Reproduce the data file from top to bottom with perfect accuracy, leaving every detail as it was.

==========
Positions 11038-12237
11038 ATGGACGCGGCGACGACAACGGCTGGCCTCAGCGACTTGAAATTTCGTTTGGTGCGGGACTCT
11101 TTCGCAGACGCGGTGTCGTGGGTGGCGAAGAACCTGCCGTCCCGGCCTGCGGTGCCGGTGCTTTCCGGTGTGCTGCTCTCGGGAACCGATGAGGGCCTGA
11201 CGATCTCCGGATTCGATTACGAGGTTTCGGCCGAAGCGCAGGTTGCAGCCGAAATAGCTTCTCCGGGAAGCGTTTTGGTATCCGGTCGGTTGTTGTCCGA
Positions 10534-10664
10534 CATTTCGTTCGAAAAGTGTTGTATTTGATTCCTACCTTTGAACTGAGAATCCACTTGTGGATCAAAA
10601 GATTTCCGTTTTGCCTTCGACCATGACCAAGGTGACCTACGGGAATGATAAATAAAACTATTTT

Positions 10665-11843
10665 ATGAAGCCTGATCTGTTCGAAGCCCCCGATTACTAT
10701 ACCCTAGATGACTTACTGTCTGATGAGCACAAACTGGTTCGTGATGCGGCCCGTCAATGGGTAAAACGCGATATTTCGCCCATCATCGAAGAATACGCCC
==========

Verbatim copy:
Positions 11038-12237
11038 ATGGACGCGGCGACGACAACGGCTGGCCTCAGCGACTTGAAATTTCGTTTGGTGCGGGACTCT
11101 TTCGCAGACGCGGTGTCGTGGGTGGCGAAGAACCTGCCGTCCCGGCCTGCGGTGCCGGTGCTTTCCGGTGTGCTGCTCTCGGGAACCGATGAGGGCCTGA
11201 CGATCTCCGGATTCGATTACGAGGTTTCGGCCGAAGCGCAGGTTGCAGCCGAAATAGCTTCTCCGGGAAGCGTTTTGGTATCCGGTCGGTTGTTGTCCGA
Positions 10534-10664
10534 CATTTCGTTCGAAAAGTGTTGTATTTGATTCCTACCTTTGAACTGAGAATCCACTTGTGGATCAAAA
10601 GATTTCCGTTTTGCCTTCGACCATGACCAAGGTGACCTACGGGAATGATAAATAAAACTATTTT

Positions 10665-11843
10665 ATGAAGCCTGATCTGTTCGAAGCCCCCGATTACTAT
10701 ACCCTAGATGACTTACTGTCTGATGAGCACAAACTGGTTCGTGATGCGGCCCGTCAATGGGTAAAACGCGATATTTCGCCCATCATCGAAGAATACGCCC